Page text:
Rotis drizzled with sweetened condensed milk were a staple of my childhood. Sometimes Mom served them with eggs for breakfast. She could make them from scratch but usually, to save time, she used the pre-made frozen variety that she found at the Asian market. I could eat an entire package of these in one sitting, if no one stops me. When I found out that DP had been eating these and green onion pancakes long before we met, I knew he was stuck with me. That’s my idea of romance.
In Chiang Mai, the roti stands were dominated by Thai Muslims who were exceptionally skilled at working the unleavened bread on a hot griddle while you waited. Condensed milk is a must, and for a few extra baht, you could add a beaten egg, sliced bananas, or chocolate sprinkles. It was the perfect ending to a stroll through the night bazaar or Saturday market on Wualai Road. Like jok stands and the khaling man, roti vendors should exist on every corner.
When I started thinking about what I should bring to the next Fiesta Friday, I made up my mind to do something I’ve been meaning to do since 2006: learn to make all of my favorite Southeast Asian street foods.
That’s right – I’ve called myself out. Everyone at Fiesta Friday #10 will be my witness.
I will learn to make one street food dish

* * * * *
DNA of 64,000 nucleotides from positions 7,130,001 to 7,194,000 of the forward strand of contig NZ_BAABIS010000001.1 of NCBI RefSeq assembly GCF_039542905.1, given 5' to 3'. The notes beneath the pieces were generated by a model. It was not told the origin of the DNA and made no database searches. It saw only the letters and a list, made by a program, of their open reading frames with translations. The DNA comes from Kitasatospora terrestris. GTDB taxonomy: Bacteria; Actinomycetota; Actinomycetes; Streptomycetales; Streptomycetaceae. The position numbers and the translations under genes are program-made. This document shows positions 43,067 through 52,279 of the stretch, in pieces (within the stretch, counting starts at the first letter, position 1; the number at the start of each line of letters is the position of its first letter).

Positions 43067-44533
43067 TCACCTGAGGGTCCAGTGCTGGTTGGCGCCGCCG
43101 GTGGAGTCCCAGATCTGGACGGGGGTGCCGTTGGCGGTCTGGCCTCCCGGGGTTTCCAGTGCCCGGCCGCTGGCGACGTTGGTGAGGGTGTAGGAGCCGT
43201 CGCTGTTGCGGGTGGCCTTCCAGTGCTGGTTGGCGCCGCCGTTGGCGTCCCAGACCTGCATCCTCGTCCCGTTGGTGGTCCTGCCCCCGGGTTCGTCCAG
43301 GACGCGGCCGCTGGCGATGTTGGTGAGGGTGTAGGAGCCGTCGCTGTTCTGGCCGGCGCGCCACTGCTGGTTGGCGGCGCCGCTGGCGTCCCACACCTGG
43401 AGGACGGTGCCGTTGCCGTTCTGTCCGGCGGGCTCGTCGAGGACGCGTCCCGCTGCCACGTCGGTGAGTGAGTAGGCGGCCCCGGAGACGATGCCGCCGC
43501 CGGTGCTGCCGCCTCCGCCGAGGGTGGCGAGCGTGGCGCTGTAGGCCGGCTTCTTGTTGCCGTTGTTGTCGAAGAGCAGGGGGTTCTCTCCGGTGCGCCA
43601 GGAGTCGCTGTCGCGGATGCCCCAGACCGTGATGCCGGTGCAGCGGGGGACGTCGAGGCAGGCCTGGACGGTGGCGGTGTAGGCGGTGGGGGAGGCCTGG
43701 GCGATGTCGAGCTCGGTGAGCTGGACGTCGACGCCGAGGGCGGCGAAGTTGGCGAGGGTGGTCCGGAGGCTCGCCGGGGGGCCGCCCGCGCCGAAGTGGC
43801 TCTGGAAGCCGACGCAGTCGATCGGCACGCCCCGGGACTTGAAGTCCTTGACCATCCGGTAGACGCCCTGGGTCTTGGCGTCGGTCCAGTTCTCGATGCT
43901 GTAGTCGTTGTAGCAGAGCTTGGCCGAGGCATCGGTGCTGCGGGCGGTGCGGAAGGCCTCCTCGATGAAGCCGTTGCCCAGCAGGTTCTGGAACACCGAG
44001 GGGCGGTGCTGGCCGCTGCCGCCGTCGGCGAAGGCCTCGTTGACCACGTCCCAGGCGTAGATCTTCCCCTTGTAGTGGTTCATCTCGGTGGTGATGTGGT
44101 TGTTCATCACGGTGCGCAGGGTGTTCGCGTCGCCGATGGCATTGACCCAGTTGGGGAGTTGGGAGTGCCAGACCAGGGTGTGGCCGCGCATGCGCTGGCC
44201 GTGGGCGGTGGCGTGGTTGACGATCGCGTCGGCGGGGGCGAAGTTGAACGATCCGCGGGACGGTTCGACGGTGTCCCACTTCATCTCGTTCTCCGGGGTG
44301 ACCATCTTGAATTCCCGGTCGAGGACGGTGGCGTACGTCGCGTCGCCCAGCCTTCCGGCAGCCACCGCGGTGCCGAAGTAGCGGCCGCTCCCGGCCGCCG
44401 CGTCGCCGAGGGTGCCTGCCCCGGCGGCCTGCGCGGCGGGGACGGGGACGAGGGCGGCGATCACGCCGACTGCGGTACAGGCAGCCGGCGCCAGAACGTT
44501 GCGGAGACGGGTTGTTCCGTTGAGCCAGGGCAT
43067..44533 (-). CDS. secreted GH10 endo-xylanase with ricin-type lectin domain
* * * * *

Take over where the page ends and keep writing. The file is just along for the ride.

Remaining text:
each week as often as I can, until I finish the list. I got a little cocky there, but let’s be real: I only managed to pull out something outrageous last week because of a rare stroke of genius. Since rotis are basically just fried dough with some form of oil, they’re not nearly as healthy of an offering as last week.
After a little bit of research, I discovered that there really isn’t a whole lot to roti dough, which makes me suspicious because they are so chewy and crispy, a mix between crepes and puff pastry. Surely it cannot be easy. I used this recipe from Importfood.com. That entire website is an awesome resource for authentic Thai food, with some helpful videos straight from the streets of Thailand.
Alas, I forgot we were out of butter. I substituted with vegetable oil, which I saw used in other recipes around the Web. I left the condensed milk out of the dough because there is plenty in the finished product. I’ll be honest with you – as far as folding the dough as described on the website, I have no idea what they are talking about. I just winged it.
I will have to practice a lot more before I can whip the dough around like the man in the suggested video. He is like the Sbarro pizza guy at the mall when I was kid. My dough kept tearing. Seriously, watch the video; you will be mesmerized.
This one goes down in the books as: Tasty But Needs More Practice. I recommend adding Nutella, any type of berries, or even peanut butter. I am a simple gal and just take mine with milk and bananas.